It'd be useful to see what Time Machine will backup before the backup actually occurs. I believe it should be possible to approximate this with
mdfind. Is there a standard search query that accomplishes this? Or a way to ask Time Machine directly?
In OS X 10.7 (Lion) you can use
tmutil. To compare the current state of the machine with the most recent backup you simply use the command,
But you'll probably want to redirect the output to a file because there may be a lot of it. You can restrict the comparison to certain types of difference (e.g., file size, file permissions). It does more, but I can't describe the details more succinctly than the
tmutil man page itself:
compare [-@esmugtdrvEX] [-D depth] [snapshot_path | path1 path2] Perform a backup diff. If no arguments are provided, tmutil will compare the computer to the latest snapshot. If a snapshot path is provided as the sole argument, tmutil will compare the computer to the specified snap- shot. If two path arguments are provided, tmutil will compare those two items to each other. tmutil will attempt to inform you when you have asked it to do something that doesn't make sense or isn't supported. The compare verb allows you to specify what properties to com- pare. If you specify no property options, it is assumed that you want to compare a basic set of metadata. This default property set is equivalent to the -smugt option set. Specifying any prop- erty option overrides the default set. Options: -a compare all suppored metadata -@ compare extended attributes -e compare ACLs -s compare sizes -m compare file modes -u compare UIDs -g compare GIDs -t compare modification times -d compare file data forks -r ignore specified root paths and compare descendents instead -D limit traversal depth to depth levels from the begin- ning of iteration -E don't take exclusions into account when comparing items inside volumes -v enable verbose mode (enables reporting of all identical items, which is noisy) -X print output in XML property list format
The other answer mentioning
tmutil compare is the canonical way to ask OS X to simulate the next backup event and check which files and/or metadata have changed since the last backup. However, there is a very useful binary called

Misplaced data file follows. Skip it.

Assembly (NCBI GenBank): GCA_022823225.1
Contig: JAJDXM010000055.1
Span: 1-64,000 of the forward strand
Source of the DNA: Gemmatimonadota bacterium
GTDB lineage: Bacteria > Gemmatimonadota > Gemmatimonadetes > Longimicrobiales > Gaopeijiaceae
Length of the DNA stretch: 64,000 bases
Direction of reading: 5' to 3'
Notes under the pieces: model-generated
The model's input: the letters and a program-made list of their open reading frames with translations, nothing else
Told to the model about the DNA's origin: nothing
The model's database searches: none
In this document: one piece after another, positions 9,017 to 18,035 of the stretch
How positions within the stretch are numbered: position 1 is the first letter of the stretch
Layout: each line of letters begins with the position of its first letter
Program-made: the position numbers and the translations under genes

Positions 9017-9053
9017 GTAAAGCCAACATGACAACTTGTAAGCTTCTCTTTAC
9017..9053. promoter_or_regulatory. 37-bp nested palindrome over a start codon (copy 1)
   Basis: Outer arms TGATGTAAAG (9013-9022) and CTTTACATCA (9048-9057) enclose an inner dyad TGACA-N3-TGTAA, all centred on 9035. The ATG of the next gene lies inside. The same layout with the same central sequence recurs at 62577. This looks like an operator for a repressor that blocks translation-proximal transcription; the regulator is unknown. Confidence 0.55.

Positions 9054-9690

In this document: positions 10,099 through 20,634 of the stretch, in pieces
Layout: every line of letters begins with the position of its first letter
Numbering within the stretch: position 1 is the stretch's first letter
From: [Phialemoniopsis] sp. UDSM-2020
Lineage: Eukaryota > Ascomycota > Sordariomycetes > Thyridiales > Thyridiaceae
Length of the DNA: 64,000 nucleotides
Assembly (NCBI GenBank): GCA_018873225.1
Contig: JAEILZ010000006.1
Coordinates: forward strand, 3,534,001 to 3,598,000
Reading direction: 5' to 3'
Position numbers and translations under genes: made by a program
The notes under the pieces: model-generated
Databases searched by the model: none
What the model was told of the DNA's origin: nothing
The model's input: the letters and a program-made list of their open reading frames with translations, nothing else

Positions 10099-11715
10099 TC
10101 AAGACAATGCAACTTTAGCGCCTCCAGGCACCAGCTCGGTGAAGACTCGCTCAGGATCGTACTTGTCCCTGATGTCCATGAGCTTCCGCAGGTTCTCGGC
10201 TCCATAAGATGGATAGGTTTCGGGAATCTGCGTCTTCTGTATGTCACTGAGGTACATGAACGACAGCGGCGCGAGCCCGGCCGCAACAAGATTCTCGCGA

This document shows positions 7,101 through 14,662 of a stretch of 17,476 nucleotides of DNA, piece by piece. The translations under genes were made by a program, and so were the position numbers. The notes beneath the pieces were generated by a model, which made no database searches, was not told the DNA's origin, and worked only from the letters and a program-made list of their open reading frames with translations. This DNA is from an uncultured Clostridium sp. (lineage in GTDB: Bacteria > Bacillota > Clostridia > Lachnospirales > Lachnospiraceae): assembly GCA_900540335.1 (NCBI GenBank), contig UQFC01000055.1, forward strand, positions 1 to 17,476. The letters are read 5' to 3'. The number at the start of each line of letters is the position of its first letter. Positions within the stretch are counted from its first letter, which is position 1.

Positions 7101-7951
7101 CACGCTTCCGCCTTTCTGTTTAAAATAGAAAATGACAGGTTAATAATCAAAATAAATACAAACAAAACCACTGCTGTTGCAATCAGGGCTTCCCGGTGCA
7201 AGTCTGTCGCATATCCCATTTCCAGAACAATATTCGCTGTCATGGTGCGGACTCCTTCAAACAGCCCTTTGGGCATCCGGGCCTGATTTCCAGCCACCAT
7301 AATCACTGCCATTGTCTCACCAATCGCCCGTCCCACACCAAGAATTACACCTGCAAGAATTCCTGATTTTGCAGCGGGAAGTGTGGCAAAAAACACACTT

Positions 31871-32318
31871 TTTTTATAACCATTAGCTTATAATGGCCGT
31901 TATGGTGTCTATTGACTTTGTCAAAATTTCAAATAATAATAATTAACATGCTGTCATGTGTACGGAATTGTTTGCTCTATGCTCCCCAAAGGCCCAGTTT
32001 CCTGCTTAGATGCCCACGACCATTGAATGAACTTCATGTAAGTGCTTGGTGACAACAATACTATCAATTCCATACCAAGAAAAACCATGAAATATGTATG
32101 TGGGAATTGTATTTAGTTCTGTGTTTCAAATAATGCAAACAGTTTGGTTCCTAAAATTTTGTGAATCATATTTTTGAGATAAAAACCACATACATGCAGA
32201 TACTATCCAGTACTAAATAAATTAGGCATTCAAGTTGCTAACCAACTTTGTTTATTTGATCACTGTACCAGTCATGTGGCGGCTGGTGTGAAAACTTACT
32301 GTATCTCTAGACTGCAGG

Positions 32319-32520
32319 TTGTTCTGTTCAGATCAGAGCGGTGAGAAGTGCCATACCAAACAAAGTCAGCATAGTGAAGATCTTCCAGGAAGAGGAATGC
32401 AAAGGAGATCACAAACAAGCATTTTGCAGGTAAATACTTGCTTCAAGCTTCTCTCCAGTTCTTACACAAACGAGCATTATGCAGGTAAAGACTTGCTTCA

tmdiagnose that I haven't seem mentioned here on SuperUser which is intended for diagnosing issues with Time Machine that will also let you know in excruciating detail the configuration for the next backup, the system exclusion paths, the user exclusion paths as well as what rules were used on all prior backup and snapshot events.
Look inside the
hostname -s.tmdiagnostic.zip file for both the configuration.txt as well as the exclusions.plist text files to determine which files and paths are and were excluded.
I have the same question. Since there does not appear to be an exact answer, let me propose this:
- Allow Time Machine to make the backup.
- Look inside of it using BackupLoupe to see what was backed up.
- If you're not happy with it, adjust the exclusions.
- If you want to delete the snapshot, mount the
sparsebundlefile by clicking on it, then browse to the snapshot you don't want and remove it.
Something like this could be used as a starting point
mdfind "kMDItemContentModificationDate >= '\$time.iso($(cat /Private/var/db/.TimeMachine.Results.plist | grep "BACKUP_COMPLETED_DATE" -A1 | grep "<date>" | cut -d">" -f2 | cut -d"<" -f1))'"
might have to add other meta info the the query to ignore directories, special files and the like...
if you know when the last backup run was, you can list files changed after that:
For example, to find all files in
.doc as the extension that were modified less than two days ago:
find /folder -iname "*.doc" -mtime -2
1: Parse the last backup time from the folder names on the Time Machine backup volume. Use the one the "latest" link points to, if possible. Dismiss those with ".progress" extension (not on a Mac right now, so I could be off a little)
2 and 3: Read the property lists and use them as exclusion file, if possible, or simply create a regular expression from those paths and "grep -v $excluded".